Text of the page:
The authors demonstrated that, in an otherwise homogeneous tissue, persistent sinks attract a small initial flux, causing PINs to orient toward them and auxin patterns to be built up. They showed that, if the degradation of auxin in sinks is sufficiently fast, auxin concentrations become lowest in the sinks, producing with-the-flux and down-the-gradient patterning as expected for with-the-flux models. If, instead, sinks degrade auxin relatively slowly, sinks turn into auxin maxima, resulting in with-the-flux but up-the-gradient PIN localisation. This flexibility is used to simulate, in a 2D tissue, the combination of up-the-gradient maximum formation in the epidermis and with-the-flux down-the-gradient vein formation in the subepidermal tissues, by assuming that primordia act as auxin sinks for the epidermis and as auxin sources for the underlying tissues (see Fig. 1C). In addition, whereas in the epidermis linear feedback resulting in laminar up-the-gradient flows was used, in the subepidermal tissues quadratic feedback was used to generate spatially distinct veins.
Our mathematical analysis of the Stoma et al. (Stoma et al., 2008) model is shown in Box 4. For superlinear, quadratic feedback, we find that a situation with one stable and one unstable equilibrium (see Glossary, Box 1) for membrane segment PIN levels occurs (Fig. 3A). Below the unstable equilibrium, the PIN and auxin levels go to the low stable equilibrium. Above the unstable equilibrium, unlimited growth of PIN and auxin concentrations takes place. This is a special case of bistability, with two separate regions of membrane segment behaviour, but not two stable equilibria. Owing to the absence of a limiting PIN pool, membrane PIN levels are fully independent of each other and only depend on local flux. Consequently, given a bistable membrane segment, a single cell can have four equilibria that are combinations of the two equilibria at each membrane segment. There is a single stable equilibrium in which both membrane segments have the same low PIN level, which we will refer to as the apolar rest state. In addition to this, there are three unstable equilibria, separating regions for which either one or both of the membrane segments obtain unlimited PIN levels. Thus, in this model cells can become polar or apolar depending on their initial auxin and PIN concentrations (Fig. 3B).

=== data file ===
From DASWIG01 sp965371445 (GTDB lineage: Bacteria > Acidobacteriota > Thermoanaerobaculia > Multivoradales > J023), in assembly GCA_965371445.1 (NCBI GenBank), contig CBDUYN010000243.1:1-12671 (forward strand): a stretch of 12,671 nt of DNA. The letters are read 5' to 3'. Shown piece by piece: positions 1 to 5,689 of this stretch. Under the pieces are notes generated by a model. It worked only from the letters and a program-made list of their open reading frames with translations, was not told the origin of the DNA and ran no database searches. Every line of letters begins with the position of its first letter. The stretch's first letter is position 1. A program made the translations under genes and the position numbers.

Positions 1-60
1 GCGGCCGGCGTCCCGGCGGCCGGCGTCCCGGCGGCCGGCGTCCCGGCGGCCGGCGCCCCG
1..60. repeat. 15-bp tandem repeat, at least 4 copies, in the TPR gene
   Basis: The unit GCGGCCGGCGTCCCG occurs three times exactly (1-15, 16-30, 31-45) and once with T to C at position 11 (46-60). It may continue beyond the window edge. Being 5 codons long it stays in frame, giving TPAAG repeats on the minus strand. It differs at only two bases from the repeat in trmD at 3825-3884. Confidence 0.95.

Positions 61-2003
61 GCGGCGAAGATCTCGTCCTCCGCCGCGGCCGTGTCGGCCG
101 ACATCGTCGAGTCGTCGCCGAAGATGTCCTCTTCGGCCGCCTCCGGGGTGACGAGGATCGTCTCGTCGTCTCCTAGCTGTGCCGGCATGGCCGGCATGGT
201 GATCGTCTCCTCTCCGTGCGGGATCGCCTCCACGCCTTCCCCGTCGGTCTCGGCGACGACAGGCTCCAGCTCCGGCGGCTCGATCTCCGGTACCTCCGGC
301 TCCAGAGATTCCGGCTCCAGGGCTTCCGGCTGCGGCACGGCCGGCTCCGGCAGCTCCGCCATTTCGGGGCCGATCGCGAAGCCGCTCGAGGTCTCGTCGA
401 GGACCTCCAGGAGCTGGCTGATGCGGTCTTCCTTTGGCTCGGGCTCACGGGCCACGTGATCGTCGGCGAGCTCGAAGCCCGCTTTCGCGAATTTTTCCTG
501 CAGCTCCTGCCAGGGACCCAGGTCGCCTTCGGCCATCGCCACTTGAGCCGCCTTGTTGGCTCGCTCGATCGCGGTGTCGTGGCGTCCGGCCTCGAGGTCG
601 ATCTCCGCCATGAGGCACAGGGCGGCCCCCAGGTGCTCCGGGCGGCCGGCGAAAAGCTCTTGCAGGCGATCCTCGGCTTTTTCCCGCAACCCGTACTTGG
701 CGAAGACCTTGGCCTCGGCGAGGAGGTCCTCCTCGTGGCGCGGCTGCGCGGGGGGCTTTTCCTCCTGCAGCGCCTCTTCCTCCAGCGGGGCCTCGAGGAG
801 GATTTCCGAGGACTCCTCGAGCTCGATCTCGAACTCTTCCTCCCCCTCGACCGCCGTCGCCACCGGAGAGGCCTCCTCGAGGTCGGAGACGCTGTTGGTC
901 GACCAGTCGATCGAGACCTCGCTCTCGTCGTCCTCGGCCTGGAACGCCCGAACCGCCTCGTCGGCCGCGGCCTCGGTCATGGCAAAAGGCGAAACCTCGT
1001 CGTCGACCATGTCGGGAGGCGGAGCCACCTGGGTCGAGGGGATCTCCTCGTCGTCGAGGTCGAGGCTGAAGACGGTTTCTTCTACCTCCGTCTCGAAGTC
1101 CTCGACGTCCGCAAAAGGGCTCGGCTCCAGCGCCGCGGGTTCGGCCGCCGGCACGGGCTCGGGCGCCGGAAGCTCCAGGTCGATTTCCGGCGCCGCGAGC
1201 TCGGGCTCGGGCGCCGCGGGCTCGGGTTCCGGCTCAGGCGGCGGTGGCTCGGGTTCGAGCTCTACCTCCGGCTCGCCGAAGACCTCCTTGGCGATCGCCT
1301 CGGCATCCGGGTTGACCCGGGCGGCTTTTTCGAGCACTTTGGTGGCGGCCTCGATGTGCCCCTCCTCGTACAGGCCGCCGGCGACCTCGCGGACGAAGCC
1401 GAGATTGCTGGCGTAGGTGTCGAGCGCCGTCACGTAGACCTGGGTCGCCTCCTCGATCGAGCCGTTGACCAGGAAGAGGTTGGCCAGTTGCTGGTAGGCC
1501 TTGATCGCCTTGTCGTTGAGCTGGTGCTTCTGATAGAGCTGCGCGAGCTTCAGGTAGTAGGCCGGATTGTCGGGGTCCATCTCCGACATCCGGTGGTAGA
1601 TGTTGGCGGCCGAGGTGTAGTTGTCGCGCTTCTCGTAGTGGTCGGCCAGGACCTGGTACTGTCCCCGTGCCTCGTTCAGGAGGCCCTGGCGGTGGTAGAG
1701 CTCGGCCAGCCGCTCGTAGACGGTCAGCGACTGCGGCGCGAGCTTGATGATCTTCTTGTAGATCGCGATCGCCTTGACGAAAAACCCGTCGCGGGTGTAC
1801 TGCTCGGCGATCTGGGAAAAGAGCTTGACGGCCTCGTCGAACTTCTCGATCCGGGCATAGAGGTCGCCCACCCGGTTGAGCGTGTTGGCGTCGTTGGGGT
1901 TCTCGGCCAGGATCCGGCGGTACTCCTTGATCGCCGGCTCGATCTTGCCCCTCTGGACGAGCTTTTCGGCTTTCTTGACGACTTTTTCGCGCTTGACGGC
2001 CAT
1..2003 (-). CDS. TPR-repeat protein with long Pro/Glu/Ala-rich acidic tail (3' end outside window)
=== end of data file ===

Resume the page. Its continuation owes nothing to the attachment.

Box 4. Mathematical analysis of the flux-based model of Stoma et al. (Stoma et al., 2008)
Membrane segment level